Hugh Hefner, the Playboy Enterprises Inc. founder who is taking the company private, is looking for new business partners to help him develop and rebuild his slumping television and Internet businesses.
Playboy, based in Chicago, agreed to be bought this week by Hefner, 84, in a deal valued at $207 million. As a private company, it will be easier for Playboy to restructure and work with others in reviving the operations, Chief Executive Officer Scott Flanders said. New areas the company is considering include 3-D programming, he said.
"We will strike new partnerships for our digital and TV businesses," he said in an interview. "We have to take huge restructuring charges to form those relationships, and doing so outside the public environment I think will make it easier."
Flanders, who the company said will remain as CEO once Hefner’s acquisition is complete, declined to identify potential new partners. Playboy’s namesake magazine, first published by Hefner in 1953, started working 14 months ago with American Media Inc., which now handles all of its operations except for editorial functions, Flanders said.
Playboy’s TV revenue, which comes from video on demand and a premium channel that brings in monthly subscription fees, were cut in half in the past five years as new Web and video-on-demand rivals emerged, Flanders said. In 2010, TV generated about $90 million of Playboy’s annual sales, he said, down from $98 million in 2009. TV accounted for 41 percent of Playboy’s 2009 revenue.
“If you think of one factor that has had the largest impact over the past five years, it’s the decline of the television business,” Flanders said. Playboy is looking for a partner to help build the television and digital businesses in the U.S. and in international markets, he said.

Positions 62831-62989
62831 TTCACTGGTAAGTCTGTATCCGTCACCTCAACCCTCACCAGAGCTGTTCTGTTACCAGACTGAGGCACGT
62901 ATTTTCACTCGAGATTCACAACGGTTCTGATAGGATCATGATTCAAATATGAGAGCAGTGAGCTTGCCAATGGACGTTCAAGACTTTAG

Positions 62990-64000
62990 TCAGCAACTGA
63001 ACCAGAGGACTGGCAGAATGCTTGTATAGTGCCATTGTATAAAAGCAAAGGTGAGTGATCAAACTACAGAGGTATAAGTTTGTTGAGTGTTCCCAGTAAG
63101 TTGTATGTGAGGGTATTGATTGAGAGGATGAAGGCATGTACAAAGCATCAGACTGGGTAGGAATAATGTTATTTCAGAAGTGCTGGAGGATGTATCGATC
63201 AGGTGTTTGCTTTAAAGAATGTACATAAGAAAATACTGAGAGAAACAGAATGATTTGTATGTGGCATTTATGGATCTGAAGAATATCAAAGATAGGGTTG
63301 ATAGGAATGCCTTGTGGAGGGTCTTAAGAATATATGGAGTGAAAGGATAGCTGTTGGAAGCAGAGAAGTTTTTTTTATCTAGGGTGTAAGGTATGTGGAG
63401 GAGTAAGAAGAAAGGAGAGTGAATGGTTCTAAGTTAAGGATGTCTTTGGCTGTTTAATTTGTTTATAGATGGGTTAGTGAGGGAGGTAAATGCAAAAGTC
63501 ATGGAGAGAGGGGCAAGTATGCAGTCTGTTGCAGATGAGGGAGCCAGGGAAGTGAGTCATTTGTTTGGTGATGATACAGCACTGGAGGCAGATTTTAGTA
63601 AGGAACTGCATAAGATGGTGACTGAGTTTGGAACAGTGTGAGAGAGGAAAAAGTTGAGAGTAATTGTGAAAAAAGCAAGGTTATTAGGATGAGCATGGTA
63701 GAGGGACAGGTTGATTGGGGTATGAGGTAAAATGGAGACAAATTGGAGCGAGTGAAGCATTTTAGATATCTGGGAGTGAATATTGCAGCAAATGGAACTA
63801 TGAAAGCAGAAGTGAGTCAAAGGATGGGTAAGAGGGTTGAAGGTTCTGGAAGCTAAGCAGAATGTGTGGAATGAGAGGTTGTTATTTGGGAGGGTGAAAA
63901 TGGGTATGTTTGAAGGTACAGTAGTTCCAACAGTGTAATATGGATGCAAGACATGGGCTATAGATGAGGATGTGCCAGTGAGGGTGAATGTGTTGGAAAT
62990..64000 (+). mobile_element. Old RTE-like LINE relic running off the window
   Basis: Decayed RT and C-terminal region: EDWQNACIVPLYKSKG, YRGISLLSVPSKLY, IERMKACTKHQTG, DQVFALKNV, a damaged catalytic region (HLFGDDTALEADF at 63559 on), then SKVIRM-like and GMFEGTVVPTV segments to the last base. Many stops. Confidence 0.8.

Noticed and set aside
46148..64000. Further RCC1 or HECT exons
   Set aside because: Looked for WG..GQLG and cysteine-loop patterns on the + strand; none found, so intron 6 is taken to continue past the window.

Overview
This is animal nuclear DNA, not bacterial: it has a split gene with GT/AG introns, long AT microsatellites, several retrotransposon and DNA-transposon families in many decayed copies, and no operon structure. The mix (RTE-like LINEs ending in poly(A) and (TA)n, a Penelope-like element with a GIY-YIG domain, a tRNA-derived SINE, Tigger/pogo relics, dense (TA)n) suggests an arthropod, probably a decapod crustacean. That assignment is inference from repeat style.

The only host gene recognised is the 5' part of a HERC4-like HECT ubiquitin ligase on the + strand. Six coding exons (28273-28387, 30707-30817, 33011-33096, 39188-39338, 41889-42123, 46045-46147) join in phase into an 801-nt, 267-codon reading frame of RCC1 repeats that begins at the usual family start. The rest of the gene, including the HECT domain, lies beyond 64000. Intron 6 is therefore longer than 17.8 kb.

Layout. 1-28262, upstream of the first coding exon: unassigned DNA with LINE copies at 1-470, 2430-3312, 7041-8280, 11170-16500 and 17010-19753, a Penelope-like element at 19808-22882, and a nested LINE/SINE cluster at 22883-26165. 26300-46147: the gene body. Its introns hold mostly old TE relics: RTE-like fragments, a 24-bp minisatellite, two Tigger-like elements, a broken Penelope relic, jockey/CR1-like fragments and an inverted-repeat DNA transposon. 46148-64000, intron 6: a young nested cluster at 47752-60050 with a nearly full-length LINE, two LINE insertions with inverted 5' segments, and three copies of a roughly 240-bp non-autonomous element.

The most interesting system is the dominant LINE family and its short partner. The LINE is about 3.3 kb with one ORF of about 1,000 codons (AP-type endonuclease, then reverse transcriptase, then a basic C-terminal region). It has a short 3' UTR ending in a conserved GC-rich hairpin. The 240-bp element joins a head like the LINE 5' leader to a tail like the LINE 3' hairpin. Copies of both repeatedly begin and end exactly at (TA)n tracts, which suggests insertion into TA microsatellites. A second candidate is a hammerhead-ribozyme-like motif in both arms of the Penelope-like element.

One possible new initiative could be the introduction of a three-dimensional adult channel, Flanders said. He said costs associated with producing 3-D content "have really come down."
"We are evaluating it," Flanders said.
FriendFinder Networks Inc., which publishes Penthouse magazine and also submitted a bid to purchase Playboy, said last week that it would start a 3-D adult channel. FriendFinder’s bid for Playboy was rejected in favor of Hefner’s offer.
Playboy lost more than $200 million in the two years leading up to Hefner’s initial offer in July. As magazine circulation and revenue declined, the magazine’s rate base, the total of newsstand and subscription sales guaranteed to advertisers, was lowered to 1.5 million copies from 2.6 million.
After cutting staff and contracting magazine operations out to American Media, which publishes several titles including The National Enquirer, Playboy magazine broke even in the third quarter of 2010, Flanders said.
Hefner, who declined to comment, will remain focused on guiding the editorial direction of the magazine, working from the Playboy mansion in Los Angeles, and personally selecting the centerfold model for each issue, Flanders said.
"I saw Hef yesterday at the mansion and he left the meeting and said ‘I’ve got to go work on the magazine,’" Flanders said. "He spends a good part of every day of his life dedicated to and working on the magazine."
Hefner’s personal lifestyle and live-in girlfriends have been the subject of a reality show, “The Girls Next Door,” which aired on Comcast Corp.’s E! channel. Last month, Hefner announced on Twitter his engagement to girlfriend Crystal Harris, 24, who is set to become his third wife.
Playboy has also partnered with IMG Worldwide Inc., which manages the company’s brand licensing in Asia and in Europe. The licensing arrangements have become the fastest-growing segment of Playboy’s business, Flanders said. In the third quarter, licensing contributed 21 percent of Playboy’s revenue, up from 16 percent a year earlier.
We need to "accelerate our partnerships," Flanders said. "That’s our future."